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- Senator Bernie Sanders' presidential campaign looked into the legality of potentially appointing Senator Elizabeth Warren as both his vice president and treasury secretary
- The two have similar ideologies on Wall Street, but their varying strategies could complement each other, The Intercept said.
- Sanders and Warren have been aligned since Sanders supported Warren's proposal to create the Consumer Financial Protection Bureau.
- The news, published Friday, comes amid recent tensions between the two campaigns.
- Visit Insider's homepage for more stories.
Sen. Bernie Sanders of Vermont and his presidential campaign reportedly looked into whether Sen. Elizabeth Warren of Massachusetts could serve as both vice president and treasury secretary if he were elected president.
The report, published late Friday by The Intercept, says that Sanders had lawyers research whether or not an individual could serve two roles within the administration. Three people close to the Sanders campaign told The Intercept that the individual was his 2020 rival, Sen. Elizabeth Warren of Massachusetts.
Per The Intercept, the sources, who said the campaign had not finalized any decisions for Sanders' potential cabinet, determined that there were no Constitutional barriers that would prevent a vice president from serving as treasury secretary.
The report comes amid the current ongoing public war of words between the Sanders and Warren campaigns over accusations Sanders told Warren at a closed-door meeting in 2018.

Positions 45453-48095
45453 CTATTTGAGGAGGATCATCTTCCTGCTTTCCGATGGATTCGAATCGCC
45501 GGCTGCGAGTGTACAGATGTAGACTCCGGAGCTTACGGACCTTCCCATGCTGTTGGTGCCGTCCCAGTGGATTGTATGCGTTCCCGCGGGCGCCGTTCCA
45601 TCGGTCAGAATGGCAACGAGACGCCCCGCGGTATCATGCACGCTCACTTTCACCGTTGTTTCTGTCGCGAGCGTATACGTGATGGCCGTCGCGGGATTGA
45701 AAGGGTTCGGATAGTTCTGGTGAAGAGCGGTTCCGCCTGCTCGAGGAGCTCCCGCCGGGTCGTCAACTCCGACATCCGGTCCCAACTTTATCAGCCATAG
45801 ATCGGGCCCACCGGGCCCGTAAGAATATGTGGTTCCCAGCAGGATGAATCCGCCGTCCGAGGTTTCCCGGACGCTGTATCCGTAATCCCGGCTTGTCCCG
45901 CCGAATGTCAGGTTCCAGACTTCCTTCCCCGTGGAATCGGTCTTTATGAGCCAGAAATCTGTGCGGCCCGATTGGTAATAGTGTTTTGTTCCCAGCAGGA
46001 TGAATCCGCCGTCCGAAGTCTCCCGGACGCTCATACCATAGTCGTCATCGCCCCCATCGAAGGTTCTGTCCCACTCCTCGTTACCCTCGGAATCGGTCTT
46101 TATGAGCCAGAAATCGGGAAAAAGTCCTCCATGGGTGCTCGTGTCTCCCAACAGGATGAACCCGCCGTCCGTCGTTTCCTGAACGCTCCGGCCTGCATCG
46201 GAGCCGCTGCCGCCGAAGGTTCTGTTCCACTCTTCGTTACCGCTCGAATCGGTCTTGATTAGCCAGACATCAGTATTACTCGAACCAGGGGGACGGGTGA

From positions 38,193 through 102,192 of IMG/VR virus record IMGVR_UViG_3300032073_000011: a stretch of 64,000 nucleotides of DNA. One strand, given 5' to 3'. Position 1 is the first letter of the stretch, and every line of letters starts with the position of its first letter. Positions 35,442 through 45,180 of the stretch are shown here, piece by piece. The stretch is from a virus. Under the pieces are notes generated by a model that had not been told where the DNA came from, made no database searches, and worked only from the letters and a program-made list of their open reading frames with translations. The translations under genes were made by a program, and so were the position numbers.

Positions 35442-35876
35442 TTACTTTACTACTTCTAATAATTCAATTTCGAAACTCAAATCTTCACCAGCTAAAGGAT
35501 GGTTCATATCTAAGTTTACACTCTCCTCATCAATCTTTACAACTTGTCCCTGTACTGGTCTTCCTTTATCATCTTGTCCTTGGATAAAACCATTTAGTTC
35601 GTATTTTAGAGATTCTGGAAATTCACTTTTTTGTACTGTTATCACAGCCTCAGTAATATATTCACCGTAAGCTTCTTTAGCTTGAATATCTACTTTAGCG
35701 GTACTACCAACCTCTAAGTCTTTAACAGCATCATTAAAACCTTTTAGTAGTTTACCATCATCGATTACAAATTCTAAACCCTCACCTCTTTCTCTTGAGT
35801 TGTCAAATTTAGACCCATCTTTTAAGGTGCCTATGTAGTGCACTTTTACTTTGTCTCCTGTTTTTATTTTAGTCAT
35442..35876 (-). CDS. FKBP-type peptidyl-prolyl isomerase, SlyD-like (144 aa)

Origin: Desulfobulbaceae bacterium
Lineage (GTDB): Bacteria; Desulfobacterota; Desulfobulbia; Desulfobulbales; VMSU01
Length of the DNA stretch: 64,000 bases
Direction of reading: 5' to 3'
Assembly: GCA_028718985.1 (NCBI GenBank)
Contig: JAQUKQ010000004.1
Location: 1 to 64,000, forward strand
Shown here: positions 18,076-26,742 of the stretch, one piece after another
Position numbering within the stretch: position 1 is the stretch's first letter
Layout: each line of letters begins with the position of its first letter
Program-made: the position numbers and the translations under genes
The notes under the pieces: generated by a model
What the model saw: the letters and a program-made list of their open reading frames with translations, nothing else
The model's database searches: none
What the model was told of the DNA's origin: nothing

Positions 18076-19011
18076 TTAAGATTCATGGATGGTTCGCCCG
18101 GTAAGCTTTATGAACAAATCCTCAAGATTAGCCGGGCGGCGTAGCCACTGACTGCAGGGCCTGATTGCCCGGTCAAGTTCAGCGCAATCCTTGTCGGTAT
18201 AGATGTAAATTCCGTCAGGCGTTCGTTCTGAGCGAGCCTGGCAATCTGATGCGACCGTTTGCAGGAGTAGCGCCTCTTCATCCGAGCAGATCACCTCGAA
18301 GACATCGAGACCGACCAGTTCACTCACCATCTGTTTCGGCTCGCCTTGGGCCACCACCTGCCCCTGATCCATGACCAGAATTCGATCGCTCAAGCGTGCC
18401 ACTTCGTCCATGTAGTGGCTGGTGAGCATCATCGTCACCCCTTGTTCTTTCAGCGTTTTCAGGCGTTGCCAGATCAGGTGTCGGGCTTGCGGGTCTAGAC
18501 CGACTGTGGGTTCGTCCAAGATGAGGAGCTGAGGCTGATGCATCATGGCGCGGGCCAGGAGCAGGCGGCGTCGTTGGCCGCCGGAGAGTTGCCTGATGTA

While sources, described by CNN as "two people Warren spoke with directly soon after the encounter, and two people familiar with the meeting," have said Sanders said a woman could not beat President Donald Trump at the polls, Sanders has denied the accusations. Sanders said he told Warren the president was "a sexist, a racist, and a liar who would weaponize whatever he could," but never said that a woman could not win.
Per The Intercept, the Warren campaign has denied that it was behind leaking the story that has led to the controversy.
The two sparred over the accusation at the January 14 debate. As Insider reported, audio published by CNN showed a heated exchange between the two presidential hopefuls following the Tuesday night debate in Iowa. There have even been suggestions that Warren refused to shake Sanders' hand following the showdown.
"I think you called me a liar on national TV," Warren said after the debate had concluded, according to audio published by CNN.
"Let's not do it right now," Sanders told warren. "You want to have that discussion, we'll have that discussion."
"You called me a liar, you told me — all right let's not do it now," Sanders reiterated.
Despite their recent quibble, the pair has reportedly been friendly for years, with both candidates often viewed as the more progressive Democratic presidential candidates compared to the more moderate candidates, like former Vice President Joe Biden, Sen. Amy Klobuchar of Minnesota, or former South Bend, Indiana, Mayor Pete Buttigieg.
As The Intercept noted, Sanders and Warren have been largely aligned since around the time of the 2008 financial crisis when Sanders supported Warren's plan to create the Consumer Financial Protection Bureau.
Sanders' potential desire to appoint Warren his treasury secretary isn't too far fetched, as the two have similar ideologies when it comes to Wall Street. Warren's focus on bankers, which is different than Sanders' focus, could complement each other, The Intercept said.
The Sanders and Warren campaigns did not immediately respond for comment.
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